13This wilderness is not accidental.  Do I need to change some things to make it healthier?  Yes.  Moses had to pull water from rocks and the Israelites ate raining bread; the wilderness isn’t mean to be experienced without change.  And it isn’t meant to be itself a destination; the Israelites were looking for the Promised Land.  I am looking to be ordained (which sometimes feels as far from a Promised Land as possible, but hey).  And sometimes, the wilderness lasts longer than intended—it took the Israelites forty years to go a distance that should have taken a month at most.  But even on the worst days when you are freaking sick of bread and your feet hurt and your throat is parched and you have run out of travelling jokes completely, going back to Egypt is not a helpful choice.  I could indeed go back to the Land of Pilgrims and, I’m sure, settle into a lovely and comfortable life.  But it would be turning my back on all that God is asking of and offering to me, all of the ways that I am growing and changing and learning, all of the impact I’m having on others even as they are impacting me.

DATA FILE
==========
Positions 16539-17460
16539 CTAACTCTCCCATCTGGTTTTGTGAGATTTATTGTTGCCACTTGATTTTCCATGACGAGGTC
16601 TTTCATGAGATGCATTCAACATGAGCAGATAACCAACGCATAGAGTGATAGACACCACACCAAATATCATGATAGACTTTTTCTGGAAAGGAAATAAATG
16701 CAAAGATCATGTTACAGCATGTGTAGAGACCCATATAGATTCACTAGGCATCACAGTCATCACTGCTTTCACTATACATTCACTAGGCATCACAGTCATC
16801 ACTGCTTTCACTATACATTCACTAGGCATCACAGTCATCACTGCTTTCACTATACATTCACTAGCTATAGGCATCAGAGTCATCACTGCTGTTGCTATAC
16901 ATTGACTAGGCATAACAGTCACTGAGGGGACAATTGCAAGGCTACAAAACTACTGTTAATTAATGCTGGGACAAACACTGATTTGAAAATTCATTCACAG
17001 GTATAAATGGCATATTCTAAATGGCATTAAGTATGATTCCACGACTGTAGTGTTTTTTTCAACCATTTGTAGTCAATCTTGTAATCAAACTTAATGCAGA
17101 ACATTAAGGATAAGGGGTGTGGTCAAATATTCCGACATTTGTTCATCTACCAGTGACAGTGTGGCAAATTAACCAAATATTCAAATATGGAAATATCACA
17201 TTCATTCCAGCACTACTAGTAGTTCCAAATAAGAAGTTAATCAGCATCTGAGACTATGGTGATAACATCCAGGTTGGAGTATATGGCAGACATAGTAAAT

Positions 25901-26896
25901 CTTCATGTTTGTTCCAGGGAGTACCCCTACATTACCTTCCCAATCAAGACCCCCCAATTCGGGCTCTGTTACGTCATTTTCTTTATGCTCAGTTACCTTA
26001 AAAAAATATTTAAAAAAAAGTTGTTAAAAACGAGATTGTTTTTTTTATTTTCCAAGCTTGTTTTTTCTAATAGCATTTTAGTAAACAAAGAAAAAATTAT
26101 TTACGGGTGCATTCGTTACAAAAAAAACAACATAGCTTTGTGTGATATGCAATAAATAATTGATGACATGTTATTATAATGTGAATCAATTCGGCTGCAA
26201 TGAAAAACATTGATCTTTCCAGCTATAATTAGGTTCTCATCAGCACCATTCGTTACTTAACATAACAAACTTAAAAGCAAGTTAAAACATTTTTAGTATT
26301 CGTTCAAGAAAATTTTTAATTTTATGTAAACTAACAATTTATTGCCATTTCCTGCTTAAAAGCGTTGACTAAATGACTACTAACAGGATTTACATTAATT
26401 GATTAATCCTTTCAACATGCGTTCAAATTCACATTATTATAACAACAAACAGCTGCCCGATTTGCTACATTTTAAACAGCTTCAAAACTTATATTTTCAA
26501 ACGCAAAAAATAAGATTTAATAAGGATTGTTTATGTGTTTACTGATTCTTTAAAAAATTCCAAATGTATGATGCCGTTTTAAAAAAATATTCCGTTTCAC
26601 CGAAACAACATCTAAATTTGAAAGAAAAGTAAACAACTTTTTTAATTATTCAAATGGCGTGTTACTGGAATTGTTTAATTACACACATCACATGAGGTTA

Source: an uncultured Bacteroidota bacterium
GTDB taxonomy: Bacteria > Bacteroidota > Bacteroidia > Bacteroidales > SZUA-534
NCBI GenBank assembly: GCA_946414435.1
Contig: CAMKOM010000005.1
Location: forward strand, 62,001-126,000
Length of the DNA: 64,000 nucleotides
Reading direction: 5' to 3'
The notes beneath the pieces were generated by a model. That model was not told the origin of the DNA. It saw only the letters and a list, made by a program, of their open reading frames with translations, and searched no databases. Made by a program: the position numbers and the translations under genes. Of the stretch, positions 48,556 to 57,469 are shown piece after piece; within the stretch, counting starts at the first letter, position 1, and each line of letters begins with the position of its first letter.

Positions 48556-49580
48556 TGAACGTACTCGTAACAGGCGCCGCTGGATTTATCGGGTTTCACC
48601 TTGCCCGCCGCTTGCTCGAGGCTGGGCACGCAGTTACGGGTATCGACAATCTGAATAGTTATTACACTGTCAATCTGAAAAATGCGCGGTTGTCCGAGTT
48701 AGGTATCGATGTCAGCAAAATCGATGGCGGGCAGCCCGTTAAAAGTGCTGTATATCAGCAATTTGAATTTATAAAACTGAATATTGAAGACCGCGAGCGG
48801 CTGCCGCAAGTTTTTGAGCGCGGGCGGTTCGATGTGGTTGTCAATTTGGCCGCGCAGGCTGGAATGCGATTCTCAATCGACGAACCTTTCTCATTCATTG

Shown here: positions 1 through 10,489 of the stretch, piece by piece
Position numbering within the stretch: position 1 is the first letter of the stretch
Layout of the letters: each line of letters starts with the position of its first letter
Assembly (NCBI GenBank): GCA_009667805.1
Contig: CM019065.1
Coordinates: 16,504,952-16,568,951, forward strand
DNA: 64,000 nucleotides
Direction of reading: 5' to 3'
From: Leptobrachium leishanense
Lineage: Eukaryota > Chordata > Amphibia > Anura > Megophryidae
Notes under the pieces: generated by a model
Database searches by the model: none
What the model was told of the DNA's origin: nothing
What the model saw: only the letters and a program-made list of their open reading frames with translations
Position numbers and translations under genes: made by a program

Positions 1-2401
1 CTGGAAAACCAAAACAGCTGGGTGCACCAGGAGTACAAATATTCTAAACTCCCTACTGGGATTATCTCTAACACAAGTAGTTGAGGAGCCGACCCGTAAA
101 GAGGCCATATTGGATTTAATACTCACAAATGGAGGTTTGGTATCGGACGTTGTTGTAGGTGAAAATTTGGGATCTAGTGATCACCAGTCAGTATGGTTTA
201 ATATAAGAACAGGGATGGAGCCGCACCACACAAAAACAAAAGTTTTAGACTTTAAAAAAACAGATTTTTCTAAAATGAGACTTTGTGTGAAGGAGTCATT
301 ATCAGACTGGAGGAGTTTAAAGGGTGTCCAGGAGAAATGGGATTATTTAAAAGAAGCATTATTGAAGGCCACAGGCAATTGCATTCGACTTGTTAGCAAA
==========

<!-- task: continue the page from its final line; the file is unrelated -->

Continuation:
This coming Wednesday is Ash Wednesday, the day that kicks off Lent.  In the Lenten season Christians remember the forty days in the wilderness that Jesus spent, itself an echo of the forty years of the Israelites.  We hold all of who we are to the Light in preparation for the incredible celebration of Easter, the central point of our faith in which we proclaim a risen Christ Whose love overturns even Death.  Easter is a party—but the wilderness is my current reality, even as it itself is shot through with Easters.

Walk the wilderness with me, Reader.  If you feel comfortable, let me know some of what your desert looks like.  Slough off the idea that going back to Egypt is going to help.  And please; remind me to do the same.